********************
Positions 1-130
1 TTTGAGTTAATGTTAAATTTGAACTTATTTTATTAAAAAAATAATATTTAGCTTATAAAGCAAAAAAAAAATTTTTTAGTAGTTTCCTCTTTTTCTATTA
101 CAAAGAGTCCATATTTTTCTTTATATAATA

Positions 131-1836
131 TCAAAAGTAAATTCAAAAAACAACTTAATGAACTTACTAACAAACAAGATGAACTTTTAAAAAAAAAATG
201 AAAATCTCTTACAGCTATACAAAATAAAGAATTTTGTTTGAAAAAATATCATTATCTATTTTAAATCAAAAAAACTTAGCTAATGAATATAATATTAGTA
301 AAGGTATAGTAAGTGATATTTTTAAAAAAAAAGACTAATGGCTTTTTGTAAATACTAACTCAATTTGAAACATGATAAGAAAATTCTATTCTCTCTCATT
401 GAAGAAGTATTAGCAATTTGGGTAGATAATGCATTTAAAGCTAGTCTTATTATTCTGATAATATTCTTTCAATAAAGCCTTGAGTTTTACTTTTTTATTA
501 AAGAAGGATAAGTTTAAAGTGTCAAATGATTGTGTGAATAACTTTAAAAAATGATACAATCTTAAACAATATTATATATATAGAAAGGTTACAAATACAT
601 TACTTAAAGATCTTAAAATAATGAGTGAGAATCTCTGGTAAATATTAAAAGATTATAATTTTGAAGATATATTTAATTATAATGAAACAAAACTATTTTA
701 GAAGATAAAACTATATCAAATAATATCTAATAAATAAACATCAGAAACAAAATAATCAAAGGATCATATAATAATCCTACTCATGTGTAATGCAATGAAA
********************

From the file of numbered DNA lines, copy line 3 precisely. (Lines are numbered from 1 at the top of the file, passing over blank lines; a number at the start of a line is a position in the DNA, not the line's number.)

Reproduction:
101 CAAAGAGTCCATATTTTTCTTTATATAATA